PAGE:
Health experts decry limited access to HPV vaccines, blame high cost

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Health experts have lamented the limited access to the Human Papillomavirus Vaccine (HPV), due to high cost and poor awareness, stressing that it was putting Nigerian women at risk of cervical cancer.

A regenerative medicine specialist and head of Reproductive and Sexual Health, at Nisa Premier Hospitals, Amina Isah, stated that cervical cancer has remained one of the major causes of fatality among women despite being 100 percent preventable.

She regretted that the burden was more prevalent among the rural populace who cannot afford the cost of the vaccine or treatment services. He, therefore, called on the government to make the services free for the populace.

The health expert made this known Wednesday at an event organized by Nisa Premier Hospitals to mark the 2023 International Women’s Day.

Isah also hinted at the need to ensure adequate awareness about early detection as according to him, “Cervical cancer is one of the killers of women.”

Isah added that it is not readily diagnosed. “We see them when it is already full-blown cancer and there is nothing one can do about it. You can only do conservative management. But, it is 100 percent preventable and 100 percent treatable if detected early.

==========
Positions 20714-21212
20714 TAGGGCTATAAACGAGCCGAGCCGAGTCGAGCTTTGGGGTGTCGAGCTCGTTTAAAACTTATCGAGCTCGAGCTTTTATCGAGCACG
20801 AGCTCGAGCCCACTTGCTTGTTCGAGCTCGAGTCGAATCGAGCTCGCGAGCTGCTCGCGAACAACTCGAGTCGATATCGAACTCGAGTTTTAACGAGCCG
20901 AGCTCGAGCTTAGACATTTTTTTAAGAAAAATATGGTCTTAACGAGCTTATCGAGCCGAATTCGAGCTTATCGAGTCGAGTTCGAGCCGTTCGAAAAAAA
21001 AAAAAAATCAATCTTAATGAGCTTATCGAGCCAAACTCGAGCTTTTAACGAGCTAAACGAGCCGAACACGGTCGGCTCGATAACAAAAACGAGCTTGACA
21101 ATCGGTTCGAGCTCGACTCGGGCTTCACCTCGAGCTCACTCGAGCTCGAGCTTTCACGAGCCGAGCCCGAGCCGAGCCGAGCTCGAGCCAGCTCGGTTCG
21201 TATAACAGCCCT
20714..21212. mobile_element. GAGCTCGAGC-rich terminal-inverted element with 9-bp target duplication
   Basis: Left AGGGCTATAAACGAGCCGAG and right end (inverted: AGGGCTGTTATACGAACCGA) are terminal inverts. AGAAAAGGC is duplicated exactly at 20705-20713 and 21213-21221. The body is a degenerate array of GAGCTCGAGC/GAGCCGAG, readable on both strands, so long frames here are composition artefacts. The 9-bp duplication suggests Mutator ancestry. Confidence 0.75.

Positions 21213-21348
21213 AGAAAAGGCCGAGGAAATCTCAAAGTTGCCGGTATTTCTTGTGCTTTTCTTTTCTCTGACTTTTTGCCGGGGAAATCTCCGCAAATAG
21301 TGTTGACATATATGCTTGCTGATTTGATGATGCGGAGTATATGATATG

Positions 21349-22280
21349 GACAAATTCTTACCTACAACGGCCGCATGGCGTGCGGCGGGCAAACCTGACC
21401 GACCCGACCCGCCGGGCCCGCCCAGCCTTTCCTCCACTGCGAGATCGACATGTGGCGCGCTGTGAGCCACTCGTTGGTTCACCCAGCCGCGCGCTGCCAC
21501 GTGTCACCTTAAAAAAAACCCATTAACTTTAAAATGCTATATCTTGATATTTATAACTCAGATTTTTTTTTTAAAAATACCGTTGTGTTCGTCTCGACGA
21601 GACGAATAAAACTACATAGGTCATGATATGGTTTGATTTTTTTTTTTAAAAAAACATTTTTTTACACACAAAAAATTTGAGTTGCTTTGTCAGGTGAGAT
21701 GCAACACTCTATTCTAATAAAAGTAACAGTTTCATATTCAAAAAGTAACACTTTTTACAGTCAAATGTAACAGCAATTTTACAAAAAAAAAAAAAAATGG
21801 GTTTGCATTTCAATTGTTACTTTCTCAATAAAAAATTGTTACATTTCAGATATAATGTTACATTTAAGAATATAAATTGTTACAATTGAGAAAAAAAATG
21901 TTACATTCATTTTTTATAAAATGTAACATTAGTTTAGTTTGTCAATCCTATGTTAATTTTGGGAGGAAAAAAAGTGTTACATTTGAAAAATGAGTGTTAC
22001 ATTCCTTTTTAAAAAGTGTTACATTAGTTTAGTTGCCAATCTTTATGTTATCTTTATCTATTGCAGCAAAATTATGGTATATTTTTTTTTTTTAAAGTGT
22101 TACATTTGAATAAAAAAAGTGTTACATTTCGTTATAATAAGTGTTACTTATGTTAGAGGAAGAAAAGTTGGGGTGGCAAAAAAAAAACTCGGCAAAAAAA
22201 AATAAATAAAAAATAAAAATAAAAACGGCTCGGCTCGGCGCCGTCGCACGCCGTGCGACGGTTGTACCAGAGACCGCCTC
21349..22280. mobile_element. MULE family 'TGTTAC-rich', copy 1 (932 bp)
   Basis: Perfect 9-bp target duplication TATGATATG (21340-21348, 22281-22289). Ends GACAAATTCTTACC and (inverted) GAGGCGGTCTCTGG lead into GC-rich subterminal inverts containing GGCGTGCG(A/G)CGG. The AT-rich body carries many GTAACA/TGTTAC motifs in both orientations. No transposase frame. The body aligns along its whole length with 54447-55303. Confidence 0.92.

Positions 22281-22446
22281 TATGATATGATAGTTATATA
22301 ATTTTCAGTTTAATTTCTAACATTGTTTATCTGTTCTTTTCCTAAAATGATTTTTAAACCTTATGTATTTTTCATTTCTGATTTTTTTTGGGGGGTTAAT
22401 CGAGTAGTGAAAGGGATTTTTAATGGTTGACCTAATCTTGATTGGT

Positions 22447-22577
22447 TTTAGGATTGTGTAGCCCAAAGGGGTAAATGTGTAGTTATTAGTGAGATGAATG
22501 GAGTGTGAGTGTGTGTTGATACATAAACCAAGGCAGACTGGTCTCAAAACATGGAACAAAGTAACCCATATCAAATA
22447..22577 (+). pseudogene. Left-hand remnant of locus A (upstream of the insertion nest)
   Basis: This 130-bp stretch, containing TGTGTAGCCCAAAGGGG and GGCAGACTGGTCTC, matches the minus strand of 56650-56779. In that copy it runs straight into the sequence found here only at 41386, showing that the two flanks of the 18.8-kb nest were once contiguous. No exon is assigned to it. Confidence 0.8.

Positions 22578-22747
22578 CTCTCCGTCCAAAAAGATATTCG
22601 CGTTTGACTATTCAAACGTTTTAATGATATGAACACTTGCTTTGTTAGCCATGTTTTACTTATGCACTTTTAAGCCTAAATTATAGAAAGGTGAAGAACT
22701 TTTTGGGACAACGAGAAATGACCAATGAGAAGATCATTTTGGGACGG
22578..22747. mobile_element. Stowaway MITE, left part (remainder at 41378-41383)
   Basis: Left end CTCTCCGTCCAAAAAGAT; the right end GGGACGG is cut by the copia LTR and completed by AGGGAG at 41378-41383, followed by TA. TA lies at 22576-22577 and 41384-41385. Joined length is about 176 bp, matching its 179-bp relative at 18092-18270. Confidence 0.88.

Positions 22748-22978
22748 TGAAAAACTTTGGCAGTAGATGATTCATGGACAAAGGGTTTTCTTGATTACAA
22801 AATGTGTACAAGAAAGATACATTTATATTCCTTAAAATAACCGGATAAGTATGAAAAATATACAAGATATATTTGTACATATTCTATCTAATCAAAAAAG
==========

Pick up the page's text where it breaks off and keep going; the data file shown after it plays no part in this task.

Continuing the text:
Adding: “Government has a big role to play by making all these services free for the people, especially for people in the rural communities. About 80 per cent of the problem is in the rural communities.”

At the event, Isah also lectured women on regenerative medicine and its application in gynaecology. She called on all women to take their health seriously and go for regular screening.

Also speaking, Group Managing Director, Nisa Premier, Musa Shuaib, noted that women are still disadvantaged in many sectors. According to him, one of the factors limiting women from competing with their male counterparts is the extra burden they bear in terms of the traditional roles they play in their homes.

While encouraging women to embrace technology to enable them to compete favourably, Shuaib also advocated that the traditional roles played should be modified while workspaces should be adjusted to allow women to play the extra role.

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